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KCCI warns S. Korea’s potential growth rate to drop amid low birth rates

Corporate culture needs to change to be more welcoming to female workers, a new report says

Office workers walk at a croswalk in Jongno District, central Seoul on Nov. 1. (Yonhap)
Office workers walk at a croswalk in Jongno District, central Seoul on Nov. 1. (Yonhap)
The Korea Chamber of Commerce and Industry warned on Wednesday that South Korea’s potential growth rate could drop to the mid-one percent range as a result of low birth rates and a drop in labor productivity.

In a report released on Wednesday, the chamber’s sustainable growth initiative division said South Korea’s total fertility rate hit a record low of 0.84 last year as it has been also hit with the fastest aging population among OECD members.

Combined with a drop in labor productivity in the wake of the financial crisis, these factors are slowing down the country’s potential growth rate, the chamber said.

South Korea’s potential growth rate remained at around 4.7 percent on average between 2000 and 2009 before dropping to around 2 percent this year, according to the KCCI’s latest estimate.

If the demographic change and labor productivity slump continue at their current pace for another 10 years, the potential growth rate will drop further to 1.5 percent in 2030, the report warned.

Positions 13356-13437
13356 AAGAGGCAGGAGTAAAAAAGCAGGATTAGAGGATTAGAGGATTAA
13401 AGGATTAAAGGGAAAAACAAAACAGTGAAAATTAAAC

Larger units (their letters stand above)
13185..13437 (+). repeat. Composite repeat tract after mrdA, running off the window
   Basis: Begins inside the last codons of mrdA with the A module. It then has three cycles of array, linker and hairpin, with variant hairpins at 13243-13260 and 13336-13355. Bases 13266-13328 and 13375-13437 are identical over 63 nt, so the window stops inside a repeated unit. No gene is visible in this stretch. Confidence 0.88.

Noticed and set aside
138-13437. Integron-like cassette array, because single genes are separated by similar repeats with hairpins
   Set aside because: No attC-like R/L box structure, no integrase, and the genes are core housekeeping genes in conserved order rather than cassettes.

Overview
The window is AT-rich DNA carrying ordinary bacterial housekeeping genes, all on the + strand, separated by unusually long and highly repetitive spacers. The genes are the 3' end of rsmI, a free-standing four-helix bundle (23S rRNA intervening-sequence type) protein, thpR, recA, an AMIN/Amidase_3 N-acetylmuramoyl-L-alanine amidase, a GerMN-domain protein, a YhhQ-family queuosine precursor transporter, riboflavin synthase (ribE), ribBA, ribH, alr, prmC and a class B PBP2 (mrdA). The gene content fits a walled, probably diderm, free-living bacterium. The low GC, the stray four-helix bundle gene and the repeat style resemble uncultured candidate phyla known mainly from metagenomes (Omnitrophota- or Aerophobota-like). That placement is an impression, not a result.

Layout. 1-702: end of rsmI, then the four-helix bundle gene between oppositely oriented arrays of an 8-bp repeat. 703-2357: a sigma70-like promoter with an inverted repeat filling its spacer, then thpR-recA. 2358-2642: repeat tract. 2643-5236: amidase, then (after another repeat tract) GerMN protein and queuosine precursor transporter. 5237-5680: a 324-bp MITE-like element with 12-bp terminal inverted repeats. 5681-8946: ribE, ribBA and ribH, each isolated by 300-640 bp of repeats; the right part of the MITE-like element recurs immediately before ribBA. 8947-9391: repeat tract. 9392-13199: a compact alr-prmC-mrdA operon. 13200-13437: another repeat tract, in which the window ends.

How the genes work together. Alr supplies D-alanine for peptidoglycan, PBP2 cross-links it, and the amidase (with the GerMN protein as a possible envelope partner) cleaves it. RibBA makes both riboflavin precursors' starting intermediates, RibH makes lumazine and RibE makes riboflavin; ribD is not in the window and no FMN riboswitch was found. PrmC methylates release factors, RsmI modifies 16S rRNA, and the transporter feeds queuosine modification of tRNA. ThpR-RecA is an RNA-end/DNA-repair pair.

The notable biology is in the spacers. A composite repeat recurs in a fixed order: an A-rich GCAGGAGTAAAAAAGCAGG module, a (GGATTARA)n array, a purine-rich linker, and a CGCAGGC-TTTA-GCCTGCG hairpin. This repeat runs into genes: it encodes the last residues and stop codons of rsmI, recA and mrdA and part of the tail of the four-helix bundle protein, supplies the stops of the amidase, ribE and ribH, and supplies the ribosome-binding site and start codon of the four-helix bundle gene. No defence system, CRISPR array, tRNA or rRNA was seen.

To slow down the dwindling of the country’s potential growth, the KCCI said the government should introduce new measures to help raise birth rates and encourage women’s economic participation.

“Raising child benefits or increasing the amount of child allowance depending on the number of children should be considered,” the report said.

The current child benefit scheme provides a monthly allowance of 100,000 won ($84.61) for a child below 7 years old. In Germany, the monthly child allowance for the first and second child is 219 euros per month.

Flexible work systems including remote work should be introduced more widely so women can continue to work after childbirth, the report also said.

When the women’s labor force participation rate rises from 52.8 percent in 2020 to the OCED European average of 55.3 percent, it will lead to a 0.25 percentage point increase in potential growth rates.

But fighting low birth rates will be a long-term solution rather than a short-term solution for a shrinking labor population as it will take around 15 years for a bump in birth rates to start positively affecting potential growth rates, the report said.

By Yim Hyun-su (hyunsu@heraldcorp.com)
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